NICE reverses course, endorses expanded use of J&J's Zytiga
- The U.K.'s National Institute of Health and Excellence recommended Johnson and Johnson's prostate cancer drug Zytiga (abireterone) based on new long-term data and some discounts, the cost regulator said this week. NICE had previously rejected neoadjuvant use of Zytiga in October 2014.
- In addition to providing data showing use of the hormonal therapy improved long-term outcomes and was safe, Janssen (a division of J&J) also agreed to cover the cost of tablets prescribed to patients after 10 months. The list price, currently at £2,930 for 120 tablets, will also be reduced to £2,300 for the same amount, NICE said.
- Zytiga was developed by researchers at the the Institute of Cancer Research in London in the mid-1990's. It was approved in the U.S. in 2011.
Originally, Nice rejected Zytiga because its viewed the evidence as insufficient to demonstrate quality of life and long-term survival. However, Janssen submitted new data from the U.S. showing 14% of patients were still taking Zytiga after 4.4 years.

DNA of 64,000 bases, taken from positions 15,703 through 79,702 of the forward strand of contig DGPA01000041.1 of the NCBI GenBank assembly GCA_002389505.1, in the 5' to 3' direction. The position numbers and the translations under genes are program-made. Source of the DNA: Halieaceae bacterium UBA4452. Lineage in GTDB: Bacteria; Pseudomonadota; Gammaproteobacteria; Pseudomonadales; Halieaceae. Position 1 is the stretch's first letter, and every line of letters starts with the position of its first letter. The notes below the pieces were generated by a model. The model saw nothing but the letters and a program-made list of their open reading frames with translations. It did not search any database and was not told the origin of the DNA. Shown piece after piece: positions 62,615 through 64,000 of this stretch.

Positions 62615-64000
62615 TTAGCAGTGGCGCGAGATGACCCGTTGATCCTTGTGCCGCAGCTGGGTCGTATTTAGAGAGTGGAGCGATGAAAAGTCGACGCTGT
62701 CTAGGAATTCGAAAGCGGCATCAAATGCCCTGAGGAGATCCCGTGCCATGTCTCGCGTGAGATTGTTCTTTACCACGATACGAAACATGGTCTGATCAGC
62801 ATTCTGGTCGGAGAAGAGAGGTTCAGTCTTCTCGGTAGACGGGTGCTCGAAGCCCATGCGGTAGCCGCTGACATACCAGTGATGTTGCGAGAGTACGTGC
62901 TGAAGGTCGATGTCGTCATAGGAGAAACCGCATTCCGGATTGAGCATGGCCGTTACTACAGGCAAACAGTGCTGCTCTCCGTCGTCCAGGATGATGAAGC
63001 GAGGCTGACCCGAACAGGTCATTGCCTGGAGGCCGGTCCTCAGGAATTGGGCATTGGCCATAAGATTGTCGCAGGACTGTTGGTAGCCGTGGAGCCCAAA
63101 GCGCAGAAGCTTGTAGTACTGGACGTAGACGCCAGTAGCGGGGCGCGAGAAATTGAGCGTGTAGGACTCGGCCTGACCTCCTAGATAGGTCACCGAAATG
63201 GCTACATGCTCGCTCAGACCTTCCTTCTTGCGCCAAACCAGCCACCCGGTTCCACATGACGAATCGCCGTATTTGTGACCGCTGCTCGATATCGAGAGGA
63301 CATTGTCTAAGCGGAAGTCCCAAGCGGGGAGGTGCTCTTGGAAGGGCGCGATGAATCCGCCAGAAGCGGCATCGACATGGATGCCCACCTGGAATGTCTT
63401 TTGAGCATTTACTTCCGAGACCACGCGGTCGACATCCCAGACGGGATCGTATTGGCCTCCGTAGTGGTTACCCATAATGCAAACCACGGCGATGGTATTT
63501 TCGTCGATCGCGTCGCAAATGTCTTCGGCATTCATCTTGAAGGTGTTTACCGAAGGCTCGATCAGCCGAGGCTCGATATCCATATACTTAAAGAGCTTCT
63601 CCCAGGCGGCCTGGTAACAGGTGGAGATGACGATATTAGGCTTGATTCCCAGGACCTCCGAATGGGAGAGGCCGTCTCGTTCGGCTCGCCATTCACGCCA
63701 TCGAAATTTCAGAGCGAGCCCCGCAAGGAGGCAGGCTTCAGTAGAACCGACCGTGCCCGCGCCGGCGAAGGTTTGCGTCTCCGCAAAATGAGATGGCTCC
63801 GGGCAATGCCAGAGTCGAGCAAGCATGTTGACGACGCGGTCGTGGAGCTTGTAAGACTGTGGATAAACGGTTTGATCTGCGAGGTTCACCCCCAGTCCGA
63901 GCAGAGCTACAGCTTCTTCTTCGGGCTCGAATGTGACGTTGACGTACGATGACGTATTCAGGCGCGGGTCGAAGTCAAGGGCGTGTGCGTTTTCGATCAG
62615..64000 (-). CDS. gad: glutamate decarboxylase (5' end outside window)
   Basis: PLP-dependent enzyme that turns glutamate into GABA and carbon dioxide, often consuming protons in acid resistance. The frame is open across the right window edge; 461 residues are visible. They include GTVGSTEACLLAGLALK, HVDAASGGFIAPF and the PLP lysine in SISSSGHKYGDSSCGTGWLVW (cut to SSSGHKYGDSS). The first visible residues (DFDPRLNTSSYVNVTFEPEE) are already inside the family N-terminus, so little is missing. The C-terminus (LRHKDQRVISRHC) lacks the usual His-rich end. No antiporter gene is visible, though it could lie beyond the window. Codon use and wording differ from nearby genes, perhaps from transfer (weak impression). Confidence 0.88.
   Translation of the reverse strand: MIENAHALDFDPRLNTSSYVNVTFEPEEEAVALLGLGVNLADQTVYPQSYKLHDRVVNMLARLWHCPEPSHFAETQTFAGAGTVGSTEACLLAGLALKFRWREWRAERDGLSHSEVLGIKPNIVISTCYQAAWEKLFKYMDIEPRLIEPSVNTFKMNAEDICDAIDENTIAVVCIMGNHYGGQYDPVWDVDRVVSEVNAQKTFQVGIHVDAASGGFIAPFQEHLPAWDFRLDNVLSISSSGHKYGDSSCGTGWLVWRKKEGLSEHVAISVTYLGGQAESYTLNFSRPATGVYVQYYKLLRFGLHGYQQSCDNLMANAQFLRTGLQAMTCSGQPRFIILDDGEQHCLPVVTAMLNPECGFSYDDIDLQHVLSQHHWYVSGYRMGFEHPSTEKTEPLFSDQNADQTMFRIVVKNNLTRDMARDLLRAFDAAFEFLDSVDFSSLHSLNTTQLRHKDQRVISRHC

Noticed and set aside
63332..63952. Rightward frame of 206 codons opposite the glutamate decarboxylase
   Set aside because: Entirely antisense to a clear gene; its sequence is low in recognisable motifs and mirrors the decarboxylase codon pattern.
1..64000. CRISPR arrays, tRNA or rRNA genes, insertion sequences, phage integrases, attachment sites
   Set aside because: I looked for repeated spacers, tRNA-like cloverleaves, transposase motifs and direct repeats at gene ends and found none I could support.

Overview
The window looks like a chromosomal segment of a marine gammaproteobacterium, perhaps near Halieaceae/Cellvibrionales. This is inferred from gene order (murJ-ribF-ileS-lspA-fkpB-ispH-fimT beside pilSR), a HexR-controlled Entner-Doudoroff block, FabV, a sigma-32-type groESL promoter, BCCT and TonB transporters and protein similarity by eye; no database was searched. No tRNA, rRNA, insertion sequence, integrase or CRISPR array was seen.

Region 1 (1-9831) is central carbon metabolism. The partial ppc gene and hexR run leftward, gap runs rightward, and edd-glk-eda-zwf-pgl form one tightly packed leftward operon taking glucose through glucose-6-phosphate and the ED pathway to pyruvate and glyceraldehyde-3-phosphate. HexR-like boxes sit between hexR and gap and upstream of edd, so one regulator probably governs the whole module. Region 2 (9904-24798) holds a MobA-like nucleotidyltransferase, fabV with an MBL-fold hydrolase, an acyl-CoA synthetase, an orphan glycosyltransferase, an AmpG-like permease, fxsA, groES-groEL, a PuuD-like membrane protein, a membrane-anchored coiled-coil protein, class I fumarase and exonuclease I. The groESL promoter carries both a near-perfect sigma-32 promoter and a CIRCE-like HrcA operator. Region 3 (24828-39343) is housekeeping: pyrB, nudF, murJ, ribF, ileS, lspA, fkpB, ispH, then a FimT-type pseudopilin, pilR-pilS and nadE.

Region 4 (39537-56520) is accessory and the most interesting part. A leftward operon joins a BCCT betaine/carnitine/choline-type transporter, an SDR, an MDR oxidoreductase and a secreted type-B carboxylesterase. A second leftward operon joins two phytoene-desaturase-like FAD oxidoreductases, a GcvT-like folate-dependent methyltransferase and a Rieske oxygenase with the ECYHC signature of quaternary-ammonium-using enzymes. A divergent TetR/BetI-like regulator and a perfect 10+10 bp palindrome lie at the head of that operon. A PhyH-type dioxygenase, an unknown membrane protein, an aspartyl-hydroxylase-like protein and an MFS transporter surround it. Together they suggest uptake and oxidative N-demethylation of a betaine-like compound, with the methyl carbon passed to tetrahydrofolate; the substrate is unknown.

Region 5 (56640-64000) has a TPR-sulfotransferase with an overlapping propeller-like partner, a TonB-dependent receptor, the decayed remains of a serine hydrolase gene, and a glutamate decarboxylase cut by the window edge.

The positive efficacy and safety data, combined with the decrease in cost was key for NICE approval.
“I am very pleased that the new evidence submitted has meant we are able to recommend abiraterone. There are few treatments available for patients at this stage of prostate cancer so this is very good news," said Carole Longson, director of the Centre of Health Technology Evaluation at NICE.
While Paul Workman, chief executive of the Institute of Cancer Research in London, lauded NICE's change of heart, he told Reuters: "“The answer today is the right one, but I would urge NICE to implement the planned overhaul of its drug appraisal processes as soon as possible to avoid repeated delays in getting the best, most innovative treatments to patients."
NICE estimates 5,900 people with prostate cancer could be eligible for treatment with Zytiga each year.